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Teens politely inform bank they can crack all its ATMs
At first, the bank’s manager’s didn’t believe them. So they hacked it again.
The line between felony and favor is getting ever more blurry.
Last Tuesday, Matthew Hewlett and Caleb Turon, both in ninth grade, found an ATM operators’ manual online that showed how to easily take control of the money machines all around their city. They decided to try their luck on a Wednesday lunch hour and headed to Winnipeg’s Grant Avenue to see if they could break into the first ATM they found.
They didn’t expect it to be so easy.
Following the instruction manual’s direction, Hewlett and Turon were asked for one password to gain access to the ATM’s operator mode. They took a long shot at a common six digit password—it wasn’t revealed but we’re going to assume it was ‘123456’—and suddenly found themselves in control of the machine.
When they told the local Bank of Montreal branch manager that their ATM had been hacked, the teenagers weren’t taken seriously.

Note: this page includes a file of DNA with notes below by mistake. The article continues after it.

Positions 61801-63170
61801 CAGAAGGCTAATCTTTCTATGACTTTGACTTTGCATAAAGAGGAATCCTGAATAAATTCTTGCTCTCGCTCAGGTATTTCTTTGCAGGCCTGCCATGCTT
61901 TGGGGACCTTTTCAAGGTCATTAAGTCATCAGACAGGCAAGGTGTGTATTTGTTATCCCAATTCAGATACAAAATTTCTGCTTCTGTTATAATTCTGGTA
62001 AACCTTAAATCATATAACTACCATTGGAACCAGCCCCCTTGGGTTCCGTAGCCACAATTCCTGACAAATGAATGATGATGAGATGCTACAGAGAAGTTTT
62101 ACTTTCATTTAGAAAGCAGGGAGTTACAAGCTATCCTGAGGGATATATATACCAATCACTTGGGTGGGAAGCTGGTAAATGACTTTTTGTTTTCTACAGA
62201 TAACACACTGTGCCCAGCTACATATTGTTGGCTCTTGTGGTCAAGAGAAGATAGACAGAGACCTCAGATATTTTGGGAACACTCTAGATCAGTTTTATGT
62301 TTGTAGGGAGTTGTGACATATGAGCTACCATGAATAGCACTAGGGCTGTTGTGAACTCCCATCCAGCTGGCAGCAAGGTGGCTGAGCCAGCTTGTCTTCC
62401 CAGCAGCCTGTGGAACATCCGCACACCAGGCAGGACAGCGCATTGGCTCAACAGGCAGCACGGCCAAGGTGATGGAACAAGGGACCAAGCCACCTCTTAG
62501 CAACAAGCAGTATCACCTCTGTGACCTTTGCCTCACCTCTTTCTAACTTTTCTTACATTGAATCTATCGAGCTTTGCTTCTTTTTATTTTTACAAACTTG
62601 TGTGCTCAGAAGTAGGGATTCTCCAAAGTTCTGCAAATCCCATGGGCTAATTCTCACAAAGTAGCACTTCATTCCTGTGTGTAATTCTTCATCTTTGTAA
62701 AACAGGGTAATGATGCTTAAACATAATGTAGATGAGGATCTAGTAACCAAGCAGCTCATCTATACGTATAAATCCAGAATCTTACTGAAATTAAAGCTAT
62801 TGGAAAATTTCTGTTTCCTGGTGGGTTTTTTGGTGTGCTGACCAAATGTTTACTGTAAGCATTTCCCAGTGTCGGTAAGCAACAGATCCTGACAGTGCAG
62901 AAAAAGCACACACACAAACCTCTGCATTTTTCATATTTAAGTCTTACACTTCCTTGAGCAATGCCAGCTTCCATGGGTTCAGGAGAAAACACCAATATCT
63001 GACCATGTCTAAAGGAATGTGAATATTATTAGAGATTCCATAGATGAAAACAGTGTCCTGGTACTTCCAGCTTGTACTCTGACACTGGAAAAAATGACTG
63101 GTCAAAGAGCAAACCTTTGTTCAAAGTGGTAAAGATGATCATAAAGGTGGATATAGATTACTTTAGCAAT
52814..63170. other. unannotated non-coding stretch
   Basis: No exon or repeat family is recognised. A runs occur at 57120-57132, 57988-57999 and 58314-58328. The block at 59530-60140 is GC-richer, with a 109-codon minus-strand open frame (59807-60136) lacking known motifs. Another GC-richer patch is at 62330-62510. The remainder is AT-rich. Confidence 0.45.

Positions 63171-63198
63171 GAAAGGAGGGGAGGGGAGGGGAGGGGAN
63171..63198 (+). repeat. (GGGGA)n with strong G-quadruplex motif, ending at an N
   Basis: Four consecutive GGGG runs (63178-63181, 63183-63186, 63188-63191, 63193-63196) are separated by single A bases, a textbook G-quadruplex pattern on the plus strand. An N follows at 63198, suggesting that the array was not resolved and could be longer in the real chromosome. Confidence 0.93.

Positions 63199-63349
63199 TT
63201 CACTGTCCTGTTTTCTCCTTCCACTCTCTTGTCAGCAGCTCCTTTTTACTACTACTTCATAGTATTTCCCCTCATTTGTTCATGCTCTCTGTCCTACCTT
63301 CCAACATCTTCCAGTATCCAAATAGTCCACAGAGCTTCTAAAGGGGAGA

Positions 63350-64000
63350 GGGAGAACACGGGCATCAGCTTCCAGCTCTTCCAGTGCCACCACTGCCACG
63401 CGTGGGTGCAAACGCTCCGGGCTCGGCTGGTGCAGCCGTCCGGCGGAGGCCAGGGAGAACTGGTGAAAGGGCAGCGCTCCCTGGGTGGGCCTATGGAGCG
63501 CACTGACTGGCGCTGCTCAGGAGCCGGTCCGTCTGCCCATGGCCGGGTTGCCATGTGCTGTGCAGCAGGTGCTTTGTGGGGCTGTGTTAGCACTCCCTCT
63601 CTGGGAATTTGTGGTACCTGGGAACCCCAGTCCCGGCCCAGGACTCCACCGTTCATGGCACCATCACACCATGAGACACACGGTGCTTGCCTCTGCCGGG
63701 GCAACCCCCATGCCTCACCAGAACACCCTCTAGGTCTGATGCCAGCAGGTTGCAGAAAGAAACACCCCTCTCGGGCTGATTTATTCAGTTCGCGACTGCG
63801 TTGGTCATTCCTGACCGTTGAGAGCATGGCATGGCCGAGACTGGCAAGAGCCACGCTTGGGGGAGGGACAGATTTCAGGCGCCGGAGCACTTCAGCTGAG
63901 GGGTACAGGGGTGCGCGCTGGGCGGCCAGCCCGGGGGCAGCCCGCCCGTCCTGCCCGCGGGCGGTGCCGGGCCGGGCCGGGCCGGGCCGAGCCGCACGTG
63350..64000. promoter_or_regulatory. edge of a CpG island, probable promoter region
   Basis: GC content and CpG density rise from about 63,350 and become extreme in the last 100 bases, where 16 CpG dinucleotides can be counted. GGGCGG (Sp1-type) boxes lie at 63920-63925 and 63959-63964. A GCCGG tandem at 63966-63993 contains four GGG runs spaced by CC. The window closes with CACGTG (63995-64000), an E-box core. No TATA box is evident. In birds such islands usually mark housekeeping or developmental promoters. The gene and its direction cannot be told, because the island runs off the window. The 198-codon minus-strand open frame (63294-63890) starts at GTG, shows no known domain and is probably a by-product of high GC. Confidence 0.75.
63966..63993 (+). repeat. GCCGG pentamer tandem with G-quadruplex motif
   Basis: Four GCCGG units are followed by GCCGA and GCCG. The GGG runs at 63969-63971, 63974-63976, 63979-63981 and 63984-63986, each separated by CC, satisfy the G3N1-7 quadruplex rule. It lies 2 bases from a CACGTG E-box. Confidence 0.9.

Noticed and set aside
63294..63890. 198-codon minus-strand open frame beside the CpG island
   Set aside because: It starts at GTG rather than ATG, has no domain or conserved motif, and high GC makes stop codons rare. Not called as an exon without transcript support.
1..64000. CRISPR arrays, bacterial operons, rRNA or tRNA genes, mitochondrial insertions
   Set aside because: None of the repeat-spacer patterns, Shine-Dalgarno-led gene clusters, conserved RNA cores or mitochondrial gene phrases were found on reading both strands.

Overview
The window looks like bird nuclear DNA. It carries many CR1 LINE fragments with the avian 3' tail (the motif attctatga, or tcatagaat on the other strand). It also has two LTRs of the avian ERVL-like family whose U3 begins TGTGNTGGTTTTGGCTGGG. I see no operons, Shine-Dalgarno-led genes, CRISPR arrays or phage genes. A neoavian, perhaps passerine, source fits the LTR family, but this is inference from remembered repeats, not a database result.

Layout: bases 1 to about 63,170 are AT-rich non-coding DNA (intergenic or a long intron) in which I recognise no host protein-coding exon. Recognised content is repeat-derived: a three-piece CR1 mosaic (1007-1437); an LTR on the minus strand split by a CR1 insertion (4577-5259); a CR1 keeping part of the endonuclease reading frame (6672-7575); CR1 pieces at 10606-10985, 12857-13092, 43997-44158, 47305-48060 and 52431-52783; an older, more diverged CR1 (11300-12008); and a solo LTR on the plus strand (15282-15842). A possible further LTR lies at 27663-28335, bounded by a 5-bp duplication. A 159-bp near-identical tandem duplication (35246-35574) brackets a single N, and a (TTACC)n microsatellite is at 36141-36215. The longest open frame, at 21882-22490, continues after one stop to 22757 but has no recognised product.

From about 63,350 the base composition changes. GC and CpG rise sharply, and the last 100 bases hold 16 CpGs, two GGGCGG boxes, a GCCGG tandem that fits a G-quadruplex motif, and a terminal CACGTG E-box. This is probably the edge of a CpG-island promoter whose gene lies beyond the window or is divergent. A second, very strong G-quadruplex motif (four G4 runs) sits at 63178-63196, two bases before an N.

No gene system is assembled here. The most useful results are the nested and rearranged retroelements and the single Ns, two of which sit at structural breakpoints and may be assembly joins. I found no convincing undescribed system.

“I said, ‘No, no, no. We hacked your ATM. We got into the operator mode’,” Hewlett told the Toronto Sun. “He said that wasn’t really possible and we don’t have any proof that we did it.
“I asked them, ‘Is it alright for us to get proof?’
The teenagers went back and printed out documents “like how much money is currently in the machine, how many withdrawals have happened that day, how much it’s made off surcharges. Then I found a way to change the surcharge amount, so I changed the surcharge amount to one cent.”
Hewlett then changed the ATM’s startup greeting to “Go away. This ATM has been hacked.”
That was enough to convince the Bank of Montreal branch manager who promptly contacted the company’s head of security. In return for their help, the bank’s financial services coordinator wrote a letter to the teens’ school explaining why they didn’t come back from their lunch hour on time:
“Please excuse Mr. Caleb Turon and Matthew Hewlett for being late during their lunch hour due to assisting BMO with security.”
The Bank of Montreal insisted on Friday that no customer information was ever at risk.
ATM operators’ manuals are extremely easy to find online—a simple Google search will do the trick—and then potentially use to exploit the money machines in various ways.
Patrick Howell O'Neill is a notable cybersecurity reporter whose work has focused on the dark net, national security, and law enforcement. A former senior writer at the Daily Dot, O'Neill joined CyberScoop in October 2016. I am a cybersecurity journalist at CyberScoop. I cover the security industry, national security and law enforcement.